[Paleopsych] spirituality and science

Michael Christopher anonymous_animus at yahoo.com
Tue Apr 26 22:21:45 UTC 2005

Lynn says:
>>Michael, this is a common reaction. But our
assumptions limit what we can see; if we assume that
there is no ghost to exit the machine, we are 
unable to see the evidence.<<

--If we assume the opposite, we are unable to see the
contradictions. Assumptions should be avoided, in
EITHER direction. If someone believes in the tooth
fairy, they're going to find SOME evidence for it,
they'll just discount all the simpler explanations,
finding them unsatisfying on an emotional level.

>>The actual question has been studied pretty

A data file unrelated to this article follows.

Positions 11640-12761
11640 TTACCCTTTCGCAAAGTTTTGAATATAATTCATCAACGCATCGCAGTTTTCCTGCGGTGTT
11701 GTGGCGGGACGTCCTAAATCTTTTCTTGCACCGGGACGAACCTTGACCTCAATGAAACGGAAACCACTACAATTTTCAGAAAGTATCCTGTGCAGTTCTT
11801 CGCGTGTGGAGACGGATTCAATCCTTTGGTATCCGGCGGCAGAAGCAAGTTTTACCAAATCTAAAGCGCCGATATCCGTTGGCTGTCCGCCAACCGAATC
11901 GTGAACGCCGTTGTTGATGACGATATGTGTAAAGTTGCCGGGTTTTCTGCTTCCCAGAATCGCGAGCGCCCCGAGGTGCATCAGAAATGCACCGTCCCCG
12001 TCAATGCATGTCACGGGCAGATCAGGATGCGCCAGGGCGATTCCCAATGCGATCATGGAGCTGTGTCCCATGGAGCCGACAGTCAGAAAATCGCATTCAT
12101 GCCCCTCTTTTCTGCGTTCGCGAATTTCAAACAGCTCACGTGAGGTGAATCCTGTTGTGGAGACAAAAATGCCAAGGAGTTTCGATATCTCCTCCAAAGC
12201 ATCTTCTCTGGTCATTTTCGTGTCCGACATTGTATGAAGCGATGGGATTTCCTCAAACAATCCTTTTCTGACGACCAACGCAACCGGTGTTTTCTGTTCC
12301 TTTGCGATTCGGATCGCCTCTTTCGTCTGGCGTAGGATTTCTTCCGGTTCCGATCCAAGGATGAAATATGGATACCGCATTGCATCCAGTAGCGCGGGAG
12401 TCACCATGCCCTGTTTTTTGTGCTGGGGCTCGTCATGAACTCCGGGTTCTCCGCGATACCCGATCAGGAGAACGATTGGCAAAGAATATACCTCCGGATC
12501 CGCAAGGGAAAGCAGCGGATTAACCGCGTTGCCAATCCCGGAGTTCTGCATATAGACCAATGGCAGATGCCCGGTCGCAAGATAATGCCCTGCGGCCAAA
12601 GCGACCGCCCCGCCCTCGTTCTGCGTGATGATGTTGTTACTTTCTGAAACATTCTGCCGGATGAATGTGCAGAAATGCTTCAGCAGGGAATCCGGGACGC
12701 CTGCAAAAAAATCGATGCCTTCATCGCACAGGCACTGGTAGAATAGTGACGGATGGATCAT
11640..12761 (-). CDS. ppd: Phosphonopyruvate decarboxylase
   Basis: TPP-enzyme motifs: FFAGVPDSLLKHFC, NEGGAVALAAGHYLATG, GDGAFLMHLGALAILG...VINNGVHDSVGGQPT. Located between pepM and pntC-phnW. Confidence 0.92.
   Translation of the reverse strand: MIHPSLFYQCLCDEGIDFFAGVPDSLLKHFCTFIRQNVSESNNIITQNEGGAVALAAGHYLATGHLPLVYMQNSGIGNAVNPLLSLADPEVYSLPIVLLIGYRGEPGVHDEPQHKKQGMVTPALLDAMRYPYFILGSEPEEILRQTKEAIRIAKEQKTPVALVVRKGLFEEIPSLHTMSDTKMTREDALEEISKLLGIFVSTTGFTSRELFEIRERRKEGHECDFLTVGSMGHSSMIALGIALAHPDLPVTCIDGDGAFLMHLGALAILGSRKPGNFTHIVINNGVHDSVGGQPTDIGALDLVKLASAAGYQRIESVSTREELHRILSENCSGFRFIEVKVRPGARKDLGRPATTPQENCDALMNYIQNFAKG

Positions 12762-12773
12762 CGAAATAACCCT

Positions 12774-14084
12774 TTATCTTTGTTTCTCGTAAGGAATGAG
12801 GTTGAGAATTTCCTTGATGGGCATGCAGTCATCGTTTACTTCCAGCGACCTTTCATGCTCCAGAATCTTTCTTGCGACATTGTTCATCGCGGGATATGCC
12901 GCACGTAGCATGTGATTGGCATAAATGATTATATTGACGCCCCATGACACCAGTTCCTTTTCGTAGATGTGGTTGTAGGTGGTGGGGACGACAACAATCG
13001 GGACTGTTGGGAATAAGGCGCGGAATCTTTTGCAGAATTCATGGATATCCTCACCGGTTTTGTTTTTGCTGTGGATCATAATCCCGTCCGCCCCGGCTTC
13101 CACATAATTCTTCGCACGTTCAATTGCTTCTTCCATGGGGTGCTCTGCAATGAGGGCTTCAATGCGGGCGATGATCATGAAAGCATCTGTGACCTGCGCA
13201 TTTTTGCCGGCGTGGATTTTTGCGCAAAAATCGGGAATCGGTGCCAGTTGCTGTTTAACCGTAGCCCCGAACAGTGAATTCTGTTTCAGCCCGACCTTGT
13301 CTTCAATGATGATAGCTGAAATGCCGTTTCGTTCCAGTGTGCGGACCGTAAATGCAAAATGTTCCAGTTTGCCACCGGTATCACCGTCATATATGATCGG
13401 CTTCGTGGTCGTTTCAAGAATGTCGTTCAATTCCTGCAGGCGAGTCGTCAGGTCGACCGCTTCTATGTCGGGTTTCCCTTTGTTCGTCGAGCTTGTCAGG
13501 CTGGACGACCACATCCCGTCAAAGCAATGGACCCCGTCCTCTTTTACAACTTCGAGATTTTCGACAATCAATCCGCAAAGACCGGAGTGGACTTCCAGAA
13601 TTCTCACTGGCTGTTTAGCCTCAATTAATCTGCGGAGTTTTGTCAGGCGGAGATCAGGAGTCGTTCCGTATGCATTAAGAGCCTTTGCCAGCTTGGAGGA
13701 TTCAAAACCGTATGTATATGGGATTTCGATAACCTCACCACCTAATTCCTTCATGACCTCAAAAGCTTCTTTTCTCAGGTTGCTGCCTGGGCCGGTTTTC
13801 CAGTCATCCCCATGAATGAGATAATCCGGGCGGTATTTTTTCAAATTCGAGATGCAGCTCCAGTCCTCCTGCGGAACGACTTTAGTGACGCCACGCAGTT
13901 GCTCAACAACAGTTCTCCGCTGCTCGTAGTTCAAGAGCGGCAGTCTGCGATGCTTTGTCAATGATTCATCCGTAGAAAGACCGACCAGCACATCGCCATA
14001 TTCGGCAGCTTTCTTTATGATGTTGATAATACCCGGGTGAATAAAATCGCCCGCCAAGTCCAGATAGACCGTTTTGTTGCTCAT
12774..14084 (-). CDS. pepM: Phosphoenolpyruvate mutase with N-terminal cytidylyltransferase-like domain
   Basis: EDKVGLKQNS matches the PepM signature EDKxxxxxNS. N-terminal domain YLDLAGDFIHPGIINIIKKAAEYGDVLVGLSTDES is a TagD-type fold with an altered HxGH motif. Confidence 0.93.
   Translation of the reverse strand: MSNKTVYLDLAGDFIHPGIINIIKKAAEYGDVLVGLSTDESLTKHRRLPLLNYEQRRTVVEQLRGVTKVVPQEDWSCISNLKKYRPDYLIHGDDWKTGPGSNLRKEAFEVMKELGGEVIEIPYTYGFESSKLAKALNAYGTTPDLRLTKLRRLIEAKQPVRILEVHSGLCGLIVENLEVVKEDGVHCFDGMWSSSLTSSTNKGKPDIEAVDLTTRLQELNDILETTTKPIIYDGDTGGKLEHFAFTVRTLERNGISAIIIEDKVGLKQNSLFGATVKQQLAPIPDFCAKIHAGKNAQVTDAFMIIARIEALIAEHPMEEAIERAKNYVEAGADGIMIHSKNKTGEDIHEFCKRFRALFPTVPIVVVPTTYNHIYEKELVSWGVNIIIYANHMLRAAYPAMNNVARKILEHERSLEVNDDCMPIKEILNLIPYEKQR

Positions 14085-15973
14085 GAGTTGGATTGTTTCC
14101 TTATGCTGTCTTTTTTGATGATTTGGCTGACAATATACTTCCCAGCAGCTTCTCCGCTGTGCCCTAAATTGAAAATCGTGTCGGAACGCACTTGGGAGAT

thoroughly, and those who have spend a good deal of
time investigating NDEs in detail end up convinced
that the ghost did escape the machine.<<

--I doubt ALL the people who experienced them came to
the same conclusion. What you mean is, "I focus on
those who came to the conclusion that satisfies me." I
think there are a variety of views on NDEs. Those who
have had the same subjective experiences may have come
to different intellectual conclusions about what those
experiences meant.

>>Best example: Melvin Morse. If you read his series
of books, you see an amazing personal

--I had some amazing personal transformations with LSD
in my 20's. I think just about anything that opens
people up to a larger context than their habitual,
ordinary life will have a profound effect, regardless
of what conclusions they draw about the origin or
meaning of the experience. Islam has changed lives,
that does not mean Islam is entirely true. Buddhism
also changes lives. So does leaving a religion behind.
Whether an experience is literally, objectively true
has little to do with whether it has an effect on a
person's life or not.


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